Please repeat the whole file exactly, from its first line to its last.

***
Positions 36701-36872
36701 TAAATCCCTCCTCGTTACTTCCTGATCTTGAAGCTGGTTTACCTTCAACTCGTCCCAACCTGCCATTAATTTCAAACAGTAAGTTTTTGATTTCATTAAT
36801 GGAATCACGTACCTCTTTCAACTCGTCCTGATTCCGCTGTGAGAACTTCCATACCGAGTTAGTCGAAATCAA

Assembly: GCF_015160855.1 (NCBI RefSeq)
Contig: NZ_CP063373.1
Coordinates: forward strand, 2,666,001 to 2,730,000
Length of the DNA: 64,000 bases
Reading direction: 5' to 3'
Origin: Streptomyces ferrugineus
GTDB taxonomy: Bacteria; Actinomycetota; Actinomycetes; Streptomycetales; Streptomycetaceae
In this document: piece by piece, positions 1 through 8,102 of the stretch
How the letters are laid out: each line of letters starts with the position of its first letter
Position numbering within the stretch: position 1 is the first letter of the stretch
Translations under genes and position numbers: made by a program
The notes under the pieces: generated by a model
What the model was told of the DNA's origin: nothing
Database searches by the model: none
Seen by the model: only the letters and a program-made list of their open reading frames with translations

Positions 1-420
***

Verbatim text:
Positions 36701-36872
36701 TAAATCCCTCCTCGTTACTTCCTGATCTTGAAGCTGGTTTACCTTCAACTCGTCCCAACCTGCCATTAATTTCAAACAGTAAGTTTTTGATTTCATTAAT
36801 GGAATCACGTACCTCTTTCAACTCGTCCTGATTCCGCTGTGAGAACTTCCATACCGAGTTAGTCGAAATCAA

Assembly: GCF_015160855.1 (NCBI RefSeq)
Contig: NZ_CP063373.1
Coordinates: forward strand, 2,666,001 to 2,730,000
Length of the DNA: 64,000 bases
Reading direction: 5' to 3'
Origin: Streptomyces ferrugineus
GTDB taxonomy: Bacteria; Actinomycetota; Actinomycetes; Streptomycetales; Streptomycetaceae
In this document: piece by piece, positions 1 through 8,102 of the stretch
How the letters are laid out: each line of letters starts with the position of its first letter
Position numbering within the stretch: position 1 is the first letter of the stretch
Translations under genes and position numbers: made by a program
The notes under the pieces: generated by a model
What the model was told of the DNA's origin: nothing
Database searches by the model: none
Seen by the model: only the letters and a program-made list of their open reading frames with translations

Positions 1-420